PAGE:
Cole, Angie’s husband, was a runner in high school and helped encourage Angie to start running. “He said, just try a 5k and see if you like it,” reports Angie who then mentions it was all down hill (or uphill, depending on the course) from there. Being a competitive person, Angie couldn’t stop there and has three marathon finishes to date with goals of more. She has recently discovered trail running and is actively competing in races around the state of Arizona. With a busy schedule at work and on the ranch, adding training runs into her schedule can be challenging but Angie states it’s a good mental break. In addition to multiple runs a week, Angie cross trains with weights on a regular basis and tries to stick to a healthy, balanced diet. Her fuel of choice includes lean beef, pinto beans, and fresh veggies and fruit, along with eggs and whole milk.
When asked for her advice on staying active with running, Angie emphasizes cross training, whether that is with weights or ranch work, if you have that option. Angie’s favorite distance to run is 6 miles because it serves as a great way to stay in shape and offers her a mental break from her office job and from recording cattle information such as birthdate, location, health records, progeny reports. The power of rewards is an important part of training too. After every race, Angie always has a good old fashion cheeseburger with all the trimmings and the good cheese. A big side of fries is always welcome! She says that during training her go-to beef meals are fajitas and pasta with meat sauce. Both are easy, filling, and packed full of the nutrients her body needs to get her down the back roads and back home.
This blog post is made possible by the generous support of the Arizona Cattle Industry Research and Education Foundation.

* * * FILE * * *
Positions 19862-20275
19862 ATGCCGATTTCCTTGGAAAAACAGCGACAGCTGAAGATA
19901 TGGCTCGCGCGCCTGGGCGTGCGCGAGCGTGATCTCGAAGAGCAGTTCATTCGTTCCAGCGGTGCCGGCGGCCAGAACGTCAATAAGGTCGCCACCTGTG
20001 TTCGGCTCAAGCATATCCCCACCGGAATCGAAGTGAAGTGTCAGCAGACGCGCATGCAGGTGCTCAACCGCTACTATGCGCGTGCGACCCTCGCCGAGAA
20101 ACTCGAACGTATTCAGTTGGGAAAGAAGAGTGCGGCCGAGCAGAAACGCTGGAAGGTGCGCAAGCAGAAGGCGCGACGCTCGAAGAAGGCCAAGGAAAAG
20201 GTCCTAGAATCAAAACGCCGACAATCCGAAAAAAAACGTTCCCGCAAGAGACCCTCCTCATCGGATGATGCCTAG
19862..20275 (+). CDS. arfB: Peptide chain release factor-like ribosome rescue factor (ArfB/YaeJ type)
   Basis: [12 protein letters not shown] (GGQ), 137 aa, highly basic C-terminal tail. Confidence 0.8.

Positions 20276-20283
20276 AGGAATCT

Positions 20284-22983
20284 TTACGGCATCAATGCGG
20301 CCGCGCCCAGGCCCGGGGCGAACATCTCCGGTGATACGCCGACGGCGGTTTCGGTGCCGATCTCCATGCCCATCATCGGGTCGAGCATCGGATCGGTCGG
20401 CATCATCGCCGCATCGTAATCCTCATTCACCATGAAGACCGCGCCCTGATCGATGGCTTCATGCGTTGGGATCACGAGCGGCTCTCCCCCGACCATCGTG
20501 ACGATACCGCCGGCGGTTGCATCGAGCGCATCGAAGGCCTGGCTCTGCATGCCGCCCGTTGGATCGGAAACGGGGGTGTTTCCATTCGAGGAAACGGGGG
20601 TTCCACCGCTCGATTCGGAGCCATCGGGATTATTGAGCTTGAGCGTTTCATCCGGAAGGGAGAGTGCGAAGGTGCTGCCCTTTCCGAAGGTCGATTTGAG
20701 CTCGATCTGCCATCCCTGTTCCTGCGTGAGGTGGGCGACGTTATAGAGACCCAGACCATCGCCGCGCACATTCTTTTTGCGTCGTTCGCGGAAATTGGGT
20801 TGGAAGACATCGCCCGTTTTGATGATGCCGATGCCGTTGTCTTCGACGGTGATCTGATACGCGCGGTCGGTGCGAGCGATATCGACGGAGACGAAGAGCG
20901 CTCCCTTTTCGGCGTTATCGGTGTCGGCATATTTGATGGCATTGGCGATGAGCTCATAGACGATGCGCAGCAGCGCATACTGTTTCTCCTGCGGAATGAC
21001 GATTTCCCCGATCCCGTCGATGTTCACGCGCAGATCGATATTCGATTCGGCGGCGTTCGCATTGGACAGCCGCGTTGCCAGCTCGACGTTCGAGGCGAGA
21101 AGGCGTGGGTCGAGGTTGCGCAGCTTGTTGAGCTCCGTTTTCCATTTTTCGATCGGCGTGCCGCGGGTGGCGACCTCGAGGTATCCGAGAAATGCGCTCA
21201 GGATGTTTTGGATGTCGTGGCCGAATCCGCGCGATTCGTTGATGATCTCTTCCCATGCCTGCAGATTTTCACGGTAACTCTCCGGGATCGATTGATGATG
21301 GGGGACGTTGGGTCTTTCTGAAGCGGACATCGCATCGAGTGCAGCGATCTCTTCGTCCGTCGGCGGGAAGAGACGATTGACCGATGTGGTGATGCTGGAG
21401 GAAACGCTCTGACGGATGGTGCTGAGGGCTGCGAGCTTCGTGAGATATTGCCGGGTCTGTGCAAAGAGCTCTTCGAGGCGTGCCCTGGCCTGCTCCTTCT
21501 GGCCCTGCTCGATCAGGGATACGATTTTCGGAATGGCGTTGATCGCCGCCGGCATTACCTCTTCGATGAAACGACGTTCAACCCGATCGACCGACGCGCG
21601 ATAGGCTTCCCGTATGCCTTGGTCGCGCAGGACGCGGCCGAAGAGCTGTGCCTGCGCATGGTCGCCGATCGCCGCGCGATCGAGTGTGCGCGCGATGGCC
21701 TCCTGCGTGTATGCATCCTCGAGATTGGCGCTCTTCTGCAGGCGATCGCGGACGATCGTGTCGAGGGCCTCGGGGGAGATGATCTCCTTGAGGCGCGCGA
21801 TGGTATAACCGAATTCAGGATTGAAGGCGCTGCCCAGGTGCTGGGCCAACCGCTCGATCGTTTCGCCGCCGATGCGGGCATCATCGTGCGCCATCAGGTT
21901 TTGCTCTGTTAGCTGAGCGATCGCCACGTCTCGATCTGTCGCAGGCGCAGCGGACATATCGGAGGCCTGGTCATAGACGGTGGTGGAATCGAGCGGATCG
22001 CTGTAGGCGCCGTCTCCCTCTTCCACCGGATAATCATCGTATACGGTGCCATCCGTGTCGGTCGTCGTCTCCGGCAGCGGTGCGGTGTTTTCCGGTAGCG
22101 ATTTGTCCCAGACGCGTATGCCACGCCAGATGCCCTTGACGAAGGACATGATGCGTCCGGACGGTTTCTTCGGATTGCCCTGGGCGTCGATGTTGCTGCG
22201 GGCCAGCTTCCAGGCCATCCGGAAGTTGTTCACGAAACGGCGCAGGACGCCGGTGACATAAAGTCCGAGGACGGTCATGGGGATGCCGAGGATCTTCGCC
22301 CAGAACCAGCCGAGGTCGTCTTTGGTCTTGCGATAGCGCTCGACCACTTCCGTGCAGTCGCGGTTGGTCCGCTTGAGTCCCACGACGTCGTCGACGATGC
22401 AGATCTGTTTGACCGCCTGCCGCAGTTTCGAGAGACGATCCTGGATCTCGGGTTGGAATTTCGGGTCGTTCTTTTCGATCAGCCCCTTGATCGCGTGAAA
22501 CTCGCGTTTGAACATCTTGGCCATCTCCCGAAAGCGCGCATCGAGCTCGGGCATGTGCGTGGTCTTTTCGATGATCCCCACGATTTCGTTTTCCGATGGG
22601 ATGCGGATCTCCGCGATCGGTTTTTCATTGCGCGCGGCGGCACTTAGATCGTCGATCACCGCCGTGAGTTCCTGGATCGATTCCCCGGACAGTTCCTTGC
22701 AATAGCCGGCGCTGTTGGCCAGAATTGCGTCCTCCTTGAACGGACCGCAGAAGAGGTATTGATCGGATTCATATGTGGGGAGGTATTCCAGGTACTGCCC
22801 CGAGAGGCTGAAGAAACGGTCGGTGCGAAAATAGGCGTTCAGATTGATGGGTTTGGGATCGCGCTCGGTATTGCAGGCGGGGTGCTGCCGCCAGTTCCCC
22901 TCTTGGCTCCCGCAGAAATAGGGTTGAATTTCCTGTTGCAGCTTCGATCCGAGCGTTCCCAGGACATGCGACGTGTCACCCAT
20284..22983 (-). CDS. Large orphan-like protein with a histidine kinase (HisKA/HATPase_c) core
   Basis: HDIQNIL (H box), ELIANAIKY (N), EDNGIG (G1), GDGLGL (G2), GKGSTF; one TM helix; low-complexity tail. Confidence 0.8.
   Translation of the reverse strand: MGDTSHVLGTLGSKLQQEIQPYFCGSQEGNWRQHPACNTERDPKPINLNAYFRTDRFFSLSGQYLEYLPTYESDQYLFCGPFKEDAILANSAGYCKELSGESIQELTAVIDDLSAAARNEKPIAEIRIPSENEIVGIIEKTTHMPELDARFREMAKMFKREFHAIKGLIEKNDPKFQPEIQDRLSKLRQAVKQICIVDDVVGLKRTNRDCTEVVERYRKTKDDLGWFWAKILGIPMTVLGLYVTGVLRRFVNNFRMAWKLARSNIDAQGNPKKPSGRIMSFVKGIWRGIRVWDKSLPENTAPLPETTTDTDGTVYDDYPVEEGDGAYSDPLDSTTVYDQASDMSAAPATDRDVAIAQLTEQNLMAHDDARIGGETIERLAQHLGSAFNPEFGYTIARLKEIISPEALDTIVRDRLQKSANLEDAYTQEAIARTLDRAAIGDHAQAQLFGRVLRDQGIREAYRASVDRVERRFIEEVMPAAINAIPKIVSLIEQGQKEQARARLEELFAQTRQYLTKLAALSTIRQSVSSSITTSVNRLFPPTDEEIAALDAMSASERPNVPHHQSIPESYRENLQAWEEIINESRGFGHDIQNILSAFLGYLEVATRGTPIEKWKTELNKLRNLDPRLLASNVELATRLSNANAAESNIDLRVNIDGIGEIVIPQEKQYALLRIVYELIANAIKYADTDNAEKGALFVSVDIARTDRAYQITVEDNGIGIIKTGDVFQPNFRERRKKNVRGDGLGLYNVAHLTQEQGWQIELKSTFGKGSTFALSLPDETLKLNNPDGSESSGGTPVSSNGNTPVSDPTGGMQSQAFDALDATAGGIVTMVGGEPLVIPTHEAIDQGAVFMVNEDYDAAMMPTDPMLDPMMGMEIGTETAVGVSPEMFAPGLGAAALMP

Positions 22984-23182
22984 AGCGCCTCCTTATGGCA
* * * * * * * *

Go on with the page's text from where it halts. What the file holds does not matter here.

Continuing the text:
Where are you located: Gisela and Roosevelt Lake, Arizona
Q. Tell us about yourself, your family and about your ranch:
A. I am a first-generation agriculturalist (in other words, I am the first in my family to be a farmer or rancher). I grew up a city kid even though my family had what most would consider a hobby farm. We raised typical backyard farm animals and participated in 4-H and FFA. I showed rabbits, chickens, ducks, geese, pigs, sheep, steers, and horses. I have been riding horses since my mom was pregnant with me, so I like to say before I was born. Growing up, I loved competing with my horses in breed association horse shows, 4-H competitions, and high school rodeos. I always wanted to be a real cowgirl and dreamt of one day marrying a real cowboy.
My dream came true just after high school when I married my husband Jared, a sixth-generation cattle rancher. We have been married for 18 years and have four boys: Elias 14, Haskin 11, Tate 8, and Pratt 5. They all love to ride horses and help at the ranch, and we hope they will carry on our family legacy as 7th generation cattle ranchers. Of course, I started out all my boys on horses the same way my mom did (while they were in my belly), then hanging on behind me, and as soon as my kids can reach the stirrup of a kids saddle, they take the reins and ride their horse all by themselves.